911 Data: Councilors Murphy & Flaherty reported back on their 2nd hearing in a series on speeding up 911 response times in Boston. This hearing discussed a platform that would allow residents to attach information to their cell phone number, so that if they needed to dial 911 from that cell phone, first responders could know their address, medical information such as allergies, whether a pet lives in the home, etc. Very little information is conveyed automatically from cell phone 911 calls. Other Councilors noted the need to have a better platform for receiving 911 cell phone calls that relays the closest cell tower's location, rather than the phone's original purchase location. The matter was placed on file.
Snow Removal Fines: We voted to pass an amended version of Mayor Walsh's home rule petition that would allow the City to impose fines up to $1,500 for commercial property owners' failure to responsibly remove snow, slush, or ice. The current cap on fines is $300, and this is based on state law. The Administration explained that asking for a $1,500 maximum was meant to allow for potential future increases without having to go back to the Legislature and also deter behavior.
Diversity & Inclusion in 2024 Olympics: Councilor Pressley called for a hearing on diversity and inclusion in the planning, hiring, and contracting process for the Boston 2024 Olympics bid. She noted that the efforts to bring the Olympics to Boston need to be intentional, creative, and consistent about inclusion and diversity related to women, people of color, persons with disabilities, and the LGBTQ community. Councilor Jackson pointed out the 9-year timeline, and that we need to be deliberate about policies now, because the city could be impacted for nearly a decade. The order was assigned to the Special Committee on the 2024 Olympics.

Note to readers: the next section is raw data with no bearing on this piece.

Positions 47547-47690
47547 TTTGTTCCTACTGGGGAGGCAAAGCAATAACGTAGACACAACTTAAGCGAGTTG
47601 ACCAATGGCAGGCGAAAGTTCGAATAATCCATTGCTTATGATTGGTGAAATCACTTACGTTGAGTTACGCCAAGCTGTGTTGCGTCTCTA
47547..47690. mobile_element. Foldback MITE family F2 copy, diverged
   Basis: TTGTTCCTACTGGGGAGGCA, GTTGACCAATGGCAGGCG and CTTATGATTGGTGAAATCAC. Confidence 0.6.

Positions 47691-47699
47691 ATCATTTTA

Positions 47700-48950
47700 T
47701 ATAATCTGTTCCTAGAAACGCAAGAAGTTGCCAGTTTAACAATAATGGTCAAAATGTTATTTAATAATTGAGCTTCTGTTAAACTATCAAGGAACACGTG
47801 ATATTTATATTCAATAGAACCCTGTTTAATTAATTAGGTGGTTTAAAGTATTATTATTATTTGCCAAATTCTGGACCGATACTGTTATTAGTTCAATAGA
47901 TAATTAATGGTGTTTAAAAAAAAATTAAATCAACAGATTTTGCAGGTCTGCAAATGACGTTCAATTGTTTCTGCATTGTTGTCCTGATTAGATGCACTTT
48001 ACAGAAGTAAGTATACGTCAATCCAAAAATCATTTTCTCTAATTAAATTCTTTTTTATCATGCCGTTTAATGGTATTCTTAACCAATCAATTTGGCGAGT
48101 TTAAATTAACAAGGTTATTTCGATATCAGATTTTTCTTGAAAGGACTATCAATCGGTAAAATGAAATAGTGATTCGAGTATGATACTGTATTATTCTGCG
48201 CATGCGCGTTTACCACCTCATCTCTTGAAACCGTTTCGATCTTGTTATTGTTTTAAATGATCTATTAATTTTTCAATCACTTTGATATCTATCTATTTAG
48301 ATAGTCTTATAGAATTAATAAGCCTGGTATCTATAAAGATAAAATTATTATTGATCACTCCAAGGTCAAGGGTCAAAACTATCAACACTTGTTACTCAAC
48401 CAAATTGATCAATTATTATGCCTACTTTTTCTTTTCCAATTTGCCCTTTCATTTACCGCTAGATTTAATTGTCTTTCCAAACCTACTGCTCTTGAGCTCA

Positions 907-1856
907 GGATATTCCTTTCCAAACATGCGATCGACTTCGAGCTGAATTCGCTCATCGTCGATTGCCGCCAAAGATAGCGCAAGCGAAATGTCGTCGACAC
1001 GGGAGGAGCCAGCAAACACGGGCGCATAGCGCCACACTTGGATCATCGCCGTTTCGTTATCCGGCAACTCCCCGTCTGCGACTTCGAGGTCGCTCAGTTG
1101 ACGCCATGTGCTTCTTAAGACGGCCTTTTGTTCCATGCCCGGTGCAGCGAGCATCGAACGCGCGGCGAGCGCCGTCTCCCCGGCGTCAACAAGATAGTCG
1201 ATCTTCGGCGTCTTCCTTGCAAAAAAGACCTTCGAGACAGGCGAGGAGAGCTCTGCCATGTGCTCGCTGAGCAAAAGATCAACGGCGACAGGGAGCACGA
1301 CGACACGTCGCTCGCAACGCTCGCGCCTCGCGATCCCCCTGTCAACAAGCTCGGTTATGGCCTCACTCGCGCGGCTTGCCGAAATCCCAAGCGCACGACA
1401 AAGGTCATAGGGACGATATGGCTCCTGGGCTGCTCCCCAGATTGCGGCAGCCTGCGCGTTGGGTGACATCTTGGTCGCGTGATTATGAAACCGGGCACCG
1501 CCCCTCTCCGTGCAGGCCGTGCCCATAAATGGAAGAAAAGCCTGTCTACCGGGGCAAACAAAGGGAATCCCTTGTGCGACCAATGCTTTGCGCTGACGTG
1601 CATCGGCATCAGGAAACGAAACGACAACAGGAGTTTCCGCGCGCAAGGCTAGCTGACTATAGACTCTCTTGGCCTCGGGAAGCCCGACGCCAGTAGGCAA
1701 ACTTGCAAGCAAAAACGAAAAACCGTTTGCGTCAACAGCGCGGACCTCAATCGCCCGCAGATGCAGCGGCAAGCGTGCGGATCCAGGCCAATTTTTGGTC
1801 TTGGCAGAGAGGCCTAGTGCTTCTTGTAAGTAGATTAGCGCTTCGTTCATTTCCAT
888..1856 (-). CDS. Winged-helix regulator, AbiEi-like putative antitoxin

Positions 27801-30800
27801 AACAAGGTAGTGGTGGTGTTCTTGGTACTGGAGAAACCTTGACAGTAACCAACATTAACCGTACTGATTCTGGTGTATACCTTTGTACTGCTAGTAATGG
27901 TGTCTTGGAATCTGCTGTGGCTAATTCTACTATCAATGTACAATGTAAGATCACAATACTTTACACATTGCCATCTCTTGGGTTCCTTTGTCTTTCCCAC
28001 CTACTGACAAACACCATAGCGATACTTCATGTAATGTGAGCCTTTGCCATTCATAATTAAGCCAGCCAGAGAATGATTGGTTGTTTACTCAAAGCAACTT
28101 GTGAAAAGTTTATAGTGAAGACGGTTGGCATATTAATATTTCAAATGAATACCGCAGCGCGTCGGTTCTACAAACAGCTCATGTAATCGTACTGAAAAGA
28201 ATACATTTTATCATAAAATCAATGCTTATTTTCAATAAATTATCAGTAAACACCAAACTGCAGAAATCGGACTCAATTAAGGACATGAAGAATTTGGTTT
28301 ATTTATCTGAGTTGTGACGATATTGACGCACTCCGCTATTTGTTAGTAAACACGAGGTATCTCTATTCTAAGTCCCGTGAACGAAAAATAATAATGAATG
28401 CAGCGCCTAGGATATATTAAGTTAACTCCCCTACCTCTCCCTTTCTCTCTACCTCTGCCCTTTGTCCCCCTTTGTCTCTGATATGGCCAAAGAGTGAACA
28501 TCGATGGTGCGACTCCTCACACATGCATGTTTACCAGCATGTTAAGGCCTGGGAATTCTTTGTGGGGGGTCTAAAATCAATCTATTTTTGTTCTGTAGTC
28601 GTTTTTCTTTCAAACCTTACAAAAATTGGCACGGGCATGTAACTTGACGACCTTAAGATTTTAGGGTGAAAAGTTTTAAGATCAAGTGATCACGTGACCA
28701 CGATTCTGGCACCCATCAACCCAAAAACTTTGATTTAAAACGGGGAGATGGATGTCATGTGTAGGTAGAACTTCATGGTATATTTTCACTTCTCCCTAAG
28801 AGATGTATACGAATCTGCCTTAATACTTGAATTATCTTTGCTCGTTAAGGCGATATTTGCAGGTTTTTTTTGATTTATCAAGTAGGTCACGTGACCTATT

Late Night MBTA: We unanimously passed a resolution filed by Councilor Zakim & myself urging the MassDOT Board to establish permanent Late Night T Service. At a well-attended hearing last week, residents and passengers spoke of the need for late night service to help Boston's economy and provide a safe, convenient & affordable transportation option for workers, students, young professionals, the arts community, and others. Most of all, we need predictability - businesses and workers can't make decisions about new jobs and new locations unless they know this service will last beyond a 1-year pilot. The late night pilot program had a net cost of $11M, less than 1% of the MBTA's operating budget. Councilor McCarthy noted that there would still be appetite for the service even with potential fare increases, because the alternative for many workers returning home to his district after their shifts is a $50+ taxi ride. Many Councilors and residents offered creative funding solutions, such as university partnerships and Councilor O'Malley's idea to license late night food vendors.
Boston 2024 Olympics & Sex Trafficking: Councilor Pressley filed a hearing order to discuss a comprehensive approach to reduce sex trafficking at mega sports events including potential Olympics. She noted that major world sporting events are widely recognized as sex trafficking hubs, including some major arrests of traffickers and johns related to the 2015 Super Bowl. The order was assigned to the Special Committee on the 2024 Olympics.
For complete notes from the March 11th meeting, visit www.michelleforboston.com/notes or sign up to receive these notes automatically each week by email at www.michelleforboston.com/sendmenotes.